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Work-Life Balance

How to actually be able to WORK from home.

While I admit that working from home is the dream, practically it is a lot harder than it sounds. When you are working from home it is far too tempting to do housework or watch Netflix, or get side-tracked by the kids, or want to take a nap.

It is also very easy to get caught up in the bits of working for yourself that you find to be fun, such as designing your own business cards or logo, or playing around with building your own website, and then ignore the bits that might actually make you money.

This kind of procrastinating and getting distracted happens to every person at work, but even more so for those of us who work from home.

One of the difficulties of working from home is not having a clear demarcation between when you are at work and when you are at home. If you don’t take solid steps to put a clear line between the two then you will find both blurring together, and you may not end up doing anything very well.

Time Management and Maintaining Focus

Working from home gives you enormous flexibility. If I don’t get something finished during the day I can finish it after the kids have gone to bed at night, or on the weekends while my partner is home.

But because there is a bunch of stuff to distract me while I should be working, if I let myself get side-tracked then the work piles up, and I never actually really knock off.

Here are some tips that help me manage my time:

  • Invest in a great planner, and use as many different planning systems as you need
  • Set work hours and make sure that you work them
  • Make sure other people know when you are working
  • Set a time when you are going to knock off, and stick to that too.

Justifying yourself to other people

When I first started writing from home it was really just a way to keep my brain alive while I was home with my baby and dealing with some health issues. It was a bit for fun and a bit to stop from going completely stir crazy. It was just a hobby I guess in the beginning, and I and everyone else treated it that way.

Then it grew and now I work full-time and make a sufficient income that I don’t need to consider getting outside employment. But the people around me have a little difficulty defining what I do as work, probably because I wasn’t clear in my definition of it for a long time. I’m not really sure when I stopped telling people I was a full-time mum who sometimes wrote a bit, and started introducing myself as a writer.

When you are running your own business from home, you might find some of the following happening:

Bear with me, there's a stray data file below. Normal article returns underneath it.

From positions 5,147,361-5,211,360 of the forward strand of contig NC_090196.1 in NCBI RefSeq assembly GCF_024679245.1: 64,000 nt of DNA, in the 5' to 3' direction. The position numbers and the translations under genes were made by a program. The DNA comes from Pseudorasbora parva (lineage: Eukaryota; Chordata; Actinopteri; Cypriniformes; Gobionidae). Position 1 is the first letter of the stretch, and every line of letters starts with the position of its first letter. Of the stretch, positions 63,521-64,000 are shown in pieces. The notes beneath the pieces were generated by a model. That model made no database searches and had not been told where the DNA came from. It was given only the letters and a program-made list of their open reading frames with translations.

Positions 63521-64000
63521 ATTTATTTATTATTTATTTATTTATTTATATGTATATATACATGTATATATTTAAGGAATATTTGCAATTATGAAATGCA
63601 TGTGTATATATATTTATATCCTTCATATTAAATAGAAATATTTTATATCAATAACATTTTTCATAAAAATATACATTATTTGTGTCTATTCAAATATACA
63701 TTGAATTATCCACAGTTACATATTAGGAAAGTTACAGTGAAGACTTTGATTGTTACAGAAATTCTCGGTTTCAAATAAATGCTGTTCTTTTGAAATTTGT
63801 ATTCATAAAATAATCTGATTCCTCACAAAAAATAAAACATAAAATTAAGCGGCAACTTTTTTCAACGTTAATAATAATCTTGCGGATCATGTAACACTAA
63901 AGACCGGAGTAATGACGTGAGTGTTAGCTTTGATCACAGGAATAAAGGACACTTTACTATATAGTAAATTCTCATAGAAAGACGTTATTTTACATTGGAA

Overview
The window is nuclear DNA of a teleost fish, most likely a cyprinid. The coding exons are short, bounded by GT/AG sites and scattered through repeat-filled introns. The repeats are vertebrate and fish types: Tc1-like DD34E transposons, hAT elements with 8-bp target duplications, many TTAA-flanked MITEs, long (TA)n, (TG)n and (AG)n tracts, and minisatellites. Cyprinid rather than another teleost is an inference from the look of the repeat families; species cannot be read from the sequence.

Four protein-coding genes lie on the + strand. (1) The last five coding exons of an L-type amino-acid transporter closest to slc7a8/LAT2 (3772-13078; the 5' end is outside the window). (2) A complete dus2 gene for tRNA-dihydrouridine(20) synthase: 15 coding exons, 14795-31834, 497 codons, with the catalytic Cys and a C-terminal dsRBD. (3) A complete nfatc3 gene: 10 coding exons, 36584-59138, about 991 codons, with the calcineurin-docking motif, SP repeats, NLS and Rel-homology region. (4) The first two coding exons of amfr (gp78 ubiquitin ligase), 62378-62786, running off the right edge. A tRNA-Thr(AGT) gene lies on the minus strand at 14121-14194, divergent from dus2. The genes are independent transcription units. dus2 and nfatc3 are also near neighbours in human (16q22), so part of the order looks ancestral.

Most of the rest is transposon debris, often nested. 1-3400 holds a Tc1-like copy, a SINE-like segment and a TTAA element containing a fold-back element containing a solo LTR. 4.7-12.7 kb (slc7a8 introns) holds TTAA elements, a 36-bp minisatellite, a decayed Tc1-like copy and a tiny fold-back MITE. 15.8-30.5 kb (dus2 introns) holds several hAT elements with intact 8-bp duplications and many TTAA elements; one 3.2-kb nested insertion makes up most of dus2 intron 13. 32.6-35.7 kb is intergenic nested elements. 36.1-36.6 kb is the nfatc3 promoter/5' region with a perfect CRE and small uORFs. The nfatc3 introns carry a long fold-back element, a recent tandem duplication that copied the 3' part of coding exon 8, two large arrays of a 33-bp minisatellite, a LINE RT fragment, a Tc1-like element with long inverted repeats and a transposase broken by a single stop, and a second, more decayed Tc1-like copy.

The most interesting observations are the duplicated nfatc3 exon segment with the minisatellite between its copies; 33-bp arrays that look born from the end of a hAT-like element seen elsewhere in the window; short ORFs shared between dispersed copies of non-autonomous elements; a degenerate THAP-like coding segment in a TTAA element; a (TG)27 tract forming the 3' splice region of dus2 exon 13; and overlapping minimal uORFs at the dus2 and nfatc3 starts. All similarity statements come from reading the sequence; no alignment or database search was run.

• Friends and family expect you to be free during the day to catch up or run errands for them
  • Your kids’ school and kindergarten will expect you to be available for excursions and such
  • Your partner may not understand when they get home from work and you have done nothing to clean the house or cook dinner (because you have been working the whole time too!)

Occupational Health and Safety

A good boss will make sure that the health and wellbeing of their staff are paramount, and you are your own boss. You need to remember to do this because no one else will.

Some of the ways you need to take care of yourself during your work day include:

  • Work in a chair and at a desk that is correct for your height and body build. If you are sitting for long periods you should be sitting properly and with the right posture for your back and neck. There are contractors who will come in to your home to assess this and advise you on what your seated position should be, or check out this link for a great graphic.
  • Take breaks and make sure that you walk away from your desk at least once every hour, even if it is just for a few minutes to stretch, make a cup of coffee or go to the toilet.
  • Make sure that you take time to have lunch and do this away from your desk. If possible, get out in the sun for 10-20 minutes and give yourself some Vitamin D as well as a mental health boost.
  • When you are in work mode, be in total work mode. Wear your glasses if you need them, turn off distracting noise such as television, or put in headphones with soothing concentration music if that helps you.

What are the negatives of working from home?

There are, of course, negatives to working from home. Nothing is ever as easy as it seems, even as easy as I make it out to be. Keeping an eye on balance is important as is paying attention to your own physical and mental health.

Some of the negatives I have found include:

  • You never go home from work
  • You don’t get super or paid leave
  • There is a danger to work a lot more than you think you are, because you don’t have solid clocking on and clocking off times
  • You need to be self-driven and motivated and keep the procrastination to a minimum
  • It can get lonely

How to stay sane

Make good quality use of the time when you are not working.

Get out of the house sometimes, to a café, or to local business meet-ups.

If like me you are doing this to be able to be a work from home mum, make sure you are truly in the moment when you are with your kids.

Don’t put extra guilt on yourself for working instead of playing with your children, or for playing with your children instead of working. It’s not a work-life balance unless you are balanced about it!

If you are sick, be sick, in order to rest and give yourself a proper chance to get better.

Try to be hyper-aware of if you are taking on too much (because no one else is there with you to see the working stress take its toll).

Use online forums to network with other people in your field, or other business mums or people who work from home (or all of them). Facebook is an awesome place to find supportive groups that will give you plenty of advice and feedback when you need it, or let you whine and debrief when you need that too.